It didn’t take long for Tuesday’s House Judiciary Committee hearing on the rising threat of white nationalism to devolve into a complete farce, thanks to a pair of ultra-conservative witnesses and a trove of Republican congressmen eager to appease them while paying lip-service to condemning hate.
Joining representatives from the Anti-Defamation League, Equal Justice Society, and the National Lawyers’ Committee for Civil Rights Under Law—as well as officials from tech giants Facebook and Google—were Zionist Organization of America President Mort Klein, a noted Islamophobic bigot, and Turning Point USA spokeswoman Candace Owens, who recently had to walk back comments in which she seemed to praise, um, Adolf Hitler. Right off the bat, it was clear neither had much interest in discussing the rise of white nationalism, instead choosing to use the hearing as a platform to voice their own grievances with Muslims, the media, and Democrats.
During his opening remarks—delivered just moments after Dr. Mohammad Abu-Salha brought members of Congress to tears testifying about the religiously motivated murders of his daughter and son-in-law—Klein launched into a screed dismissing any right-wing or white nationalist animus behind both the anti-Semitic massacre at the Tree of Life synagogue in Pittsburgh or the mass murder of Muslim worshipers in Christchurch, New Zealand.
“The Tree of Life synagogue massacre perpetrator was a neo-Nazi who hated President Trump for not being anti-Semitic, called Jews in the Trump administration a ‘kike infestation,’ and also hated anti-Trump Jews,” Klein said.
He added: “The New Zealand mosque murderer was actually a left-wing, self-described ‘eco-fascist’ who also published a manifesto praising Communist China as ‘the nation with the closest political and social values to my own.’”
Klein conveniently neglected to mention that the Tree of Life shooter frequently echoed Donald Trump’s anti-immigrant sentiments—and was frustrated that, he felt, Jews were holding him back. The Christchurch murderer specifically named Trump as “a symbol of renewed white identity and common purpose” in his manifesto.
After Klein came Owens, who kicked off her introduction by portraying herself as a victim of the media, called the GOP’s racist “Southern Strategy” to attract white voters in the late 1960s a “myth,” insisted that Antifa are the real racists, and concluded by claiming that any suggestion that white nationalism is on the rise is an electoral strategy spun by Democrats.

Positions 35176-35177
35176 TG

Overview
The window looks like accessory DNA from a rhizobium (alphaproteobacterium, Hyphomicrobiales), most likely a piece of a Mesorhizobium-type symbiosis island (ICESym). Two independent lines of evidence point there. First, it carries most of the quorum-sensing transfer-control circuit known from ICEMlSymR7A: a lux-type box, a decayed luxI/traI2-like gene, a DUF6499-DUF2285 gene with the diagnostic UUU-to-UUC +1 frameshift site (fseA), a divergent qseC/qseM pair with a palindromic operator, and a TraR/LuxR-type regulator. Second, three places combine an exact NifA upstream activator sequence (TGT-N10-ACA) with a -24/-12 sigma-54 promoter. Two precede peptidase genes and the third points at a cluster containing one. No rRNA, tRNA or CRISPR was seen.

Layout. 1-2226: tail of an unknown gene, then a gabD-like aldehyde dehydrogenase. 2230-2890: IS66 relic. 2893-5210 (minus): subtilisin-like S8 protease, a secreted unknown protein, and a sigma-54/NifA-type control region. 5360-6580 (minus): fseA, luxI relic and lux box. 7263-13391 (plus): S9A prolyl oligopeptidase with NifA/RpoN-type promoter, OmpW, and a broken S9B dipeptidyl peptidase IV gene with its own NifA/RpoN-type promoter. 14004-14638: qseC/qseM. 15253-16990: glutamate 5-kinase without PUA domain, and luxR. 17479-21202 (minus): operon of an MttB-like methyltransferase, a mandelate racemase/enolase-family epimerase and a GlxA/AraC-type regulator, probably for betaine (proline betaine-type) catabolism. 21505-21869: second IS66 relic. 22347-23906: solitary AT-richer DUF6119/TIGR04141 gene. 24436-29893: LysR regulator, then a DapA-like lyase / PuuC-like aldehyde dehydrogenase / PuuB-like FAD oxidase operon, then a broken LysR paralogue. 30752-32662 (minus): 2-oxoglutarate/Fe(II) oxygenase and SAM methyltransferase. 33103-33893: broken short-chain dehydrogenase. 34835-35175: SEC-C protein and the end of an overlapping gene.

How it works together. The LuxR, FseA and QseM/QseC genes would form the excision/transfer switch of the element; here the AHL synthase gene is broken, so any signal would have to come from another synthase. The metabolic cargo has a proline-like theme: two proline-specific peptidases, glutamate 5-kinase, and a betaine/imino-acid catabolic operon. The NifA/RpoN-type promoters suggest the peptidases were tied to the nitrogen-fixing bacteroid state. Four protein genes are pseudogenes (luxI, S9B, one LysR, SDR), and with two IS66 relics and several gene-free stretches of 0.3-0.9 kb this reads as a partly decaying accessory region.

It only got worse from there.
While congressional Democrats wisely ignored Klein and Owens, choosing instead to focus on the panel of expert witnesses who were actually there to discuss white nationalism and hate, Republicans eagerly lapped up the pair’s brand of bullshit, offering them multiple opportunities to spout right-wing talking points.
At one point, Colorado GOP Rep. Ken Buck gleefully told Owens, “I think you’ve caused my friends on the left to go to their safe spaces,” and later invited her to go shooting with him the next time she visited his state.
Klein, meanwhile, defended Trump’s insistence that there were “very fine people” on both sides of the Charlottesville, VA, neo-Nazi rally, claiming the president was simply referring to those who wanted to keep a Confederate monument on the University of Virginia campus.
This isn’t to say both Klein and Owens escaped entirely unscathed. At one point during his opening remarks, Klein was booed by members of the hearing audience, while Democratic Rep. Ted Lieu forced Owens to sit uncomfortably while he played back a recording of her comments about Hitler.
While all this was going on, YouTube—whose parent company Google was on hand to testify about the work it claims to be doing to cut down on racist content—was forced to shut down comments on its stream of the hearing, after the chat was flooded with, you guessed it, racist content. (As multiple reporters flagged, a white nationalist YouTube channel was also able to make money off the stream.)
When Democratic committee chair Rep. Jerry Nadler noted during the hearing that the company’s decision “just illustrates the problem we’re dealing with,” Republican Rep. Louie Gohmert—a man whose blatant anti-Semitism once forced Fox Business Channel to apologize on his behalf—quickly interrupted to ask if the comments could simply have been “another hate hoax?”
Good LORD, this sucks.